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Sunday, 27 October 2013

From Today's Papers - 27 Oct 2013

Three Pak smugglers shot dead near Attari border
PK Jaiswar
Tribune News Service
Mullankot (Amritsar), Oct 26
Border Security Force jawans shot dead three Pakistan smugglers and seized 24 kg heroin, worth Rs 120 crore in the international market, along the International Border with Pakistan at Mullankot village, near the Attari border, last night.

An AK-47 rifle with two magazines (44 rounds), two .32 pistols with 13 cartridges, three mobile phones with Pakistan SIM cards and Rs 610 in Pakistan currency were recovered from the scene. The mobiles phones would be sent of a forensic examination. BSF Inspector General (Punjab frontier) Ajay Kumar Tomar said the troops retaliated after the smugglers opened fire after being challenged.

On October 4, smugglers had tried to push in 17 kg heroin from the same Thatakot outpost area of Pakistan.

Tomar said the troops noticed suspicious movement near the border fencing around 9 pm.

Three smugglers, in their mid-20s, were found using a plastic pipe to smuggle 22 packets of heroin across the barbed fencing.

Upon being challenged, the three armed men fired at the BSF troops, who retaliated and killed the three on the spot. A search was conducted in the presence of senior officers of the BSF this morning during which two bodies were found across the fence, while the third body was located a little further away.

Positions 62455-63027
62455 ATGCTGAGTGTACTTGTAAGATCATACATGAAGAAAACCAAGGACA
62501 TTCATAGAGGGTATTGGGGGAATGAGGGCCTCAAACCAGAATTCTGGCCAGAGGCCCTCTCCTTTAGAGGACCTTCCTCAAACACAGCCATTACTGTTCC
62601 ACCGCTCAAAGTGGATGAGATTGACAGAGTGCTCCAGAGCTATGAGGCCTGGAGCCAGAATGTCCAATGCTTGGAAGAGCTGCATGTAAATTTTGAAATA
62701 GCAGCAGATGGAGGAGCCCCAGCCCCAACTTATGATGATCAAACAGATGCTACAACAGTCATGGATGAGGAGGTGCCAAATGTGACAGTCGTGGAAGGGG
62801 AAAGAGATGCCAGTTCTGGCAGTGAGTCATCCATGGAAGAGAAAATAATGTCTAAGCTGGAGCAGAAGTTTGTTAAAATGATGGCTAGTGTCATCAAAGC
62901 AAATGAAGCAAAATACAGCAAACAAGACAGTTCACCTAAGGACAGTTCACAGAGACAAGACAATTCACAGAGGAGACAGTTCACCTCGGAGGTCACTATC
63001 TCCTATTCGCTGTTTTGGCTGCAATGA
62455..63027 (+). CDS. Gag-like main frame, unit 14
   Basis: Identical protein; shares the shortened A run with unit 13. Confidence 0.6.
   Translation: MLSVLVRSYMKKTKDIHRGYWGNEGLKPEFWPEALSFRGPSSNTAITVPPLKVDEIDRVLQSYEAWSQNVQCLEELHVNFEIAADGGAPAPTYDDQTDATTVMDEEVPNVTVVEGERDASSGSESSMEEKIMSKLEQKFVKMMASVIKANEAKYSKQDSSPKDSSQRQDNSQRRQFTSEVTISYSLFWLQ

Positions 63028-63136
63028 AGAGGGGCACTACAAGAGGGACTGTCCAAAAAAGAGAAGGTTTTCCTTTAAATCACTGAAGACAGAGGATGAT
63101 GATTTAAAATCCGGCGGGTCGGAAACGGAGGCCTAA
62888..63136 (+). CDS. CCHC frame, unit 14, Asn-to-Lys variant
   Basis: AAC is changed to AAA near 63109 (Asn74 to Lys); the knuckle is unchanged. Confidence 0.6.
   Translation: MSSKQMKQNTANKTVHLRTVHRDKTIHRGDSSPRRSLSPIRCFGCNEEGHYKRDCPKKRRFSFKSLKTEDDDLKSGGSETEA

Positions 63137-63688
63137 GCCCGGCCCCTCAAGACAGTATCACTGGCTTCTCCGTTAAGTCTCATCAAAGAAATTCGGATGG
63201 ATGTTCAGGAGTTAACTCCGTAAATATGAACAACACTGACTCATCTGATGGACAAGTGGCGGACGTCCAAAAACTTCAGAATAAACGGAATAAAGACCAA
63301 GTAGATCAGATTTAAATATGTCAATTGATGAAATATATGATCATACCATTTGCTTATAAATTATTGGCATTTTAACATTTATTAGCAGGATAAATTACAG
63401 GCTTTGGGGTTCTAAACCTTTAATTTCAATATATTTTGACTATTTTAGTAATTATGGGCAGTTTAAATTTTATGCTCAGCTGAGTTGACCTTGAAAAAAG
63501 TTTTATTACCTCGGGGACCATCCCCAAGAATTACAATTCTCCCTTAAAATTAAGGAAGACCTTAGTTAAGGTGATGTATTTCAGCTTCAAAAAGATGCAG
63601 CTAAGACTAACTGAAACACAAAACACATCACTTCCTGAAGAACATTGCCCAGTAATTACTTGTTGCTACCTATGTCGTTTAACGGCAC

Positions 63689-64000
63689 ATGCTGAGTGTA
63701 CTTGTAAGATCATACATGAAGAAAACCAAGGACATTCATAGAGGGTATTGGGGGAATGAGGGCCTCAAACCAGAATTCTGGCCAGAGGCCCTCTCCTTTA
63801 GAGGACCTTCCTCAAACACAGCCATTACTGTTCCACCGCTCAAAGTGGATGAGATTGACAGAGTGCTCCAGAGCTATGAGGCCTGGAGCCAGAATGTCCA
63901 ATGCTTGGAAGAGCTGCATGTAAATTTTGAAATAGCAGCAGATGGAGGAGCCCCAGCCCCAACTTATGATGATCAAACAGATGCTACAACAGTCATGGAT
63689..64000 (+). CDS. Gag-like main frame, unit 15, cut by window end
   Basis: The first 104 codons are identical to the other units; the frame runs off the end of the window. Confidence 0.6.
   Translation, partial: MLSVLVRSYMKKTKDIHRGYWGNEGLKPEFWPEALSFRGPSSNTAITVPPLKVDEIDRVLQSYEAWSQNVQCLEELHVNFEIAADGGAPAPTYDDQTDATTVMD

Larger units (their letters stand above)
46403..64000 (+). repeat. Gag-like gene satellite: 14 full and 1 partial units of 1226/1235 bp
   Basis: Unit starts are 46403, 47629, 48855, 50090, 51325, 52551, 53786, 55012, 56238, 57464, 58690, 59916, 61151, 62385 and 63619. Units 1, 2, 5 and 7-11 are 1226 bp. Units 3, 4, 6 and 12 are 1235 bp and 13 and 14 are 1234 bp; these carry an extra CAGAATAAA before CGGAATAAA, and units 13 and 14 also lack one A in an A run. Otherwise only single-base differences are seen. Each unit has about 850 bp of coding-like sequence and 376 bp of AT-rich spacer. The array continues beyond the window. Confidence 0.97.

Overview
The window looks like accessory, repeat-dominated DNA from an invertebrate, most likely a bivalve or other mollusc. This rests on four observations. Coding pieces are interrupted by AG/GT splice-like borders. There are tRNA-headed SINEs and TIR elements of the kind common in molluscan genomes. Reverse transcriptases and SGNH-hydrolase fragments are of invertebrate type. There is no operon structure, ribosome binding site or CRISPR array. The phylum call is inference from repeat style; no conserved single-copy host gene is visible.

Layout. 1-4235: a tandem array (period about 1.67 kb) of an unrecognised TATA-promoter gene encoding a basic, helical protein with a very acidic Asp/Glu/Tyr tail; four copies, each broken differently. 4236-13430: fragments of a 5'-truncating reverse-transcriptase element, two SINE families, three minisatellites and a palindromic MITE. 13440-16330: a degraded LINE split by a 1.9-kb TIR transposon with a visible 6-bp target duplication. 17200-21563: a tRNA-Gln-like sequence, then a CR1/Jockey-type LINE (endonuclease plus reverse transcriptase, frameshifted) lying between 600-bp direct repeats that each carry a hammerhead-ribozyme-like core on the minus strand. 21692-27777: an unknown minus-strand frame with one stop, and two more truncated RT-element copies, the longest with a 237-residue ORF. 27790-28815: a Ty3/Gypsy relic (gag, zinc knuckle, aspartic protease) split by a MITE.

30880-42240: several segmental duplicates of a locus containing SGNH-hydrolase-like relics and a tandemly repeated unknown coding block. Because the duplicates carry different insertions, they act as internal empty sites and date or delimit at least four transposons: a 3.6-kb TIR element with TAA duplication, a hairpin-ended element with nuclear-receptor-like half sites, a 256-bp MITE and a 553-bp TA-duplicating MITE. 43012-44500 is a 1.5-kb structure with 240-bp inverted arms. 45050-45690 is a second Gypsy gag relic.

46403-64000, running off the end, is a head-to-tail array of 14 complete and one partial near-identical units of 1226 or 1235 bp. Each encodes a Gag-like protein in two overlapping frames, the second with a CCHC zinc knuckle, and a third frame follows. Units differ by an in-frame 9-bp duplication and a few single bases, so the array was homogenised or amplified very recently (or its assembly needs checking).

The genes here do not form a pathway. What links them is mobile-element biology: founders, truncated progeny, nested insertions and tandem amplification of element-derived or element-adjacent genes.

The BSF confiscated 22 packets inserted in the pipe and two packets near the third body.
 IAF launches own 3G cellular network
Tribune News Service

Chandigarh, October 26
The Indian Air Force has launched its own 3G cellular network, becoming the first among the services to have commissioned its own captive communication system.

Called AFCEL (Air Force Cellular), it will form a crucial component of the IAF’s network centric operations and facilitate real time exchange of information across the country in a dynamic operational environment.

The AFCEL nodes will cover a number of fixed locations and Mobile Base Transmitting Stations (MBTs) will extend connectivity to remote areas as well. These MBTs will provide critical secure communications support for voice, SMS and data exchange and have a force multiplication effect in the conduct of operations.

The IAF, through AFCEL, aims at bringing all its units and stations under the overarching umbrella of 3G connectivity. The project’s first phase that has just been launched will ensure mobile connectivity to all air warriors in the national capital region. The phase—II will cover the rest of the bases.
Pak army bid to keep hold on Kashmir policy
Though the Pak army denies its involvement, without its support and that of the ISI no serious attempt can be made by terrorists to infiltrate. It was perhaps worried the Kashmir movement was dying out.
Gurmeet Kanwal
The Pakistan army has suddenly resorted to ceasefire violations along the LoC and shelling across the International Boundary (IB) in Jammu and Kashmir at a time when it is itself struggling to cope with the tough internal security challenge posed by the Tehrik-i-Taliban Pakistan (TTP), the TNSM and their affiliates in Khyber-Pakhtoonkhwa and FATA. For several years it suited the Pakistan army and the ISI to keep the Indian border quiet so that they could concentrate their energies on fighting terrorism, which Gen Ashfaq Parvez Kayani has himself called the number-one national security threat.